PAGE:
A back and forth journey

If parents are lucky, they will die with their children adoring them.

A not-uncommon path to this conclusion may include adoration, less adoration, abandonment, slight adoration, less adoration, adoration II, moderate adoration and so forth, in a rich variety of sequences.

My daughter is in the first of these less adoration stages. She is 10 and I find myself looking at photographs of her with me when she was 2, 3, 4 … back when I was not just one pillar beneath the foundation of her very being, I was everything holding it up.

Then school came. Stupid school. It’s unfortunate to have been correct when I would have rather been wrong, but I called it: the day I walked her into kindergarten for the first time marked the gradual, steady descent from my spot at the top of her life’s totem pole. I’ve been needed less and less as she’s become more and more independent.

Let me call this one, too: next up is abandonment. She will hate me soon and I’ll wait for her to enter adulthood … when the frontal lobe of her brain will finish developing and she’ll view me as the person who loves her the way I always have.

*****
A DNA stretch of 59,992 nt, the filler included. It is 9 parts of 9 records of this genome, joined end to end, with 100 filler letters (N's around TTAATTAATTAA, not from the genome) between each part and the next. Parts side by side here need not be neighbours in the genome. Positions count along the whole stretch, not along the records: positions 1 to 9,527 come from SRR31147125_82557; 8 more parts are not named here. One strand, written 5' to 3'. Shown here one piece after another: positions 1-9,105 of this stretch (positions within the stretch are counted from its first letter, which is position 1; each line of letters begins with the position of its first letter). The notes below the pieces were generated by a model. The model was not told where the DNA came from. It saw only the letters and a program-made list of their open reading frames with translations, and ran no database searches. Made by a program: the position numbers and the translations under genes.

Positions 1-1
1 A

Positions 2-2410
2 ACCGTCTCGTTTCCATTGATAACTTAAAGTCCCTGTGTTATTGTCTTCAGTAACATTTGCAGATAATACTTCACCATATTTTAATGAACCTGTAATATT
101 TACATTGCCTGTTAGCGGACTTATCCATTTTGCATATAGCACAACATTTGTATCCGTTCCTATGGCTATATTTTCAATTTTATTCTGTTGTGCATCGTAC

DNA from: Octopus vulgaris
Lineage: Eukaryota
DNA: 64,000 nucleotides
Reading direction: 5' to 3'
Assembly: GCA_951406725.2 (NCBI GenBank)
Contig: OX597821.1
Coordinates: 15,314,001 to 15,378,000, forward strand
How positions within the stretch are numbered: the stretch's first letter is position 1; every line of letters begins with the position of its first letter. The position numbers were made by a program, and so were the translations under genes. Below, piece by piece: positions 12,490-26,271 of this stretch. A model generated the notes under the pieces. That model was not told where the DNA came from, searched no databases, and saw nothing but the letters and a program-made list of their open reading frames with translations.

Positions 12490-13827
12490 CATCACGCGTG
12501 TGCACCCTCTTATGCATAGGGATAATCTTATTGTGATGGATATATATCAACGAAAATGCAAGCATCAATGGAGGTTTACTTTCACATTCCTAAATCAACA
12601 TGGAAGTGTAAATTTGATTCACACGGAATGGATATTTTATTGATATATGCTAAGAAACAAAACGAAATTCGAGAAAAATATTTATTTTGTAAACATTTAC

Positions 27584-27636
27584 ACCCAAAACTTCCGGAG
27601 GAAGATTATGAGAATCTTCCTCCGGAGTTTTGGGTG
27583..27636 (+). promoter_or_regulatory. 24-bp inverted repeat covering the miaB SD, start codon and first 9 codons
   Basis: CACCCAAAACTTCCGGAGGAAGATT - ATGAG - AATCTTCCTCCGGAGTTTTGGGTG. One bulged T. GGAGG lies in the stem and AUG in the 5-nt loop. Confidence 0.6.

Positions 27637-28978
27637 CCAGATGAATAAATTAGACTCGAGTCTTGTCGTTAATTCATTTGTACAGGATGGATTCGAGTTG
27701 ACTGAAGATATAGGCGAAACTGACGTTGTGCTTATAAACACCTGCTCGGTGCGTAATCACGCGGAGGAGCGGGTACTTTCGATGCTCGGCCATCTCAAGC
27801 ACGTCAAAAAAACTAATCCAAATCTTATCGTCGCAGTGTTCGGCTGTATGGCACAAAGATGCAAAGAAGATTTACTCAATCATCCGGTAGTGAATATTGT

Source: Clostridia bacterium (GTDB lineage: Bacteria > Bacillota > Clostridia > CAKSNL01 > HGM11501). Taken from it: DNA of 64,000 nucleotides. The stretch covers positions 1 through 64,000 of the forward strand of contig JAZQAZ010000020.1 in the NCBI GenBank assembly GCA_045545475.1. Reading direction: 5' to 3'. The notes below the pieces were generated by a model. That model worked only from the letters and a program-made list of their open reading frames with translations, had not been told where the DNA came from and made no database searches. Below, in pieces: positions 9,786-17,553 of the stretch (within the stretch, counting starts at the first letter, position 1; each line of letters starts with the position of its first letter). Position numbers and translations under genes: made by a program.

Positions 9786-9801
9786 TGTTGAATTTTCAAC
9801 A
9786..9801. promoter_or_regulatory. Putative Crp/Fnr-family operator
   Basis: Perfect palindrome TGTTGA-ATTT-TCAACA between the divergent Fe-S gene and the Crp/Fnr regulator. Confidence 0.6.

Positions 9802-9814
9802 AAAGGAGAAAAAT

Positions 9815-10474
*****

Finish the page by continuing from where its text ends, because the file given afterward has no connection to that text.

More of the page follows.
All of this is exactly why Kalob came into my life at a wonderful time. I get to come home from work every day and receive celebrity treatment. Yes, the older children are happy to see me, but they love other people, too. After they greet me and share brief conversations about their day I had to initiate, I’ll see Kalob in his booster seat – covered with his dinner and a smile.

He squirms. Not to escape the chair, but to see me. I can’t get to him fast enough.

In this life, I am fortunate to have been loved and even adored. Some people do not receive this. But I’m lucky enough to have been loved and adored exclusively by my children at one time or another. I don’t feel unselfish for noticing the feeling that comes from being their only one, or at least pretending like I am. That is truly special … even if it does not last forever.

Tonight while Hollie helped Kalista and Jakob pack to move into our new house, I sat on the couch with Kalob, sharing a bag of chips. It began with me giving him smaller pieces and ended with him digging them out of the bag himself like a miniature version of an old fat man. Then we read. Then I gave him his bedtime milk and he fell asleep in my arms. Then I laid him in his bed.

He rested his head on my shoulder practically the entire time. The hair on the back of his head is starting to curl. He has a dimple on his temple. I love the way he laughs.  

I have four more years of this. Then Kalob goes to school. Then, if all goes according to plan, Kalista will be on the doorstep of “adoration II.” Then I get her back as Kalob goes out.

I hope to die with the adoration of each.



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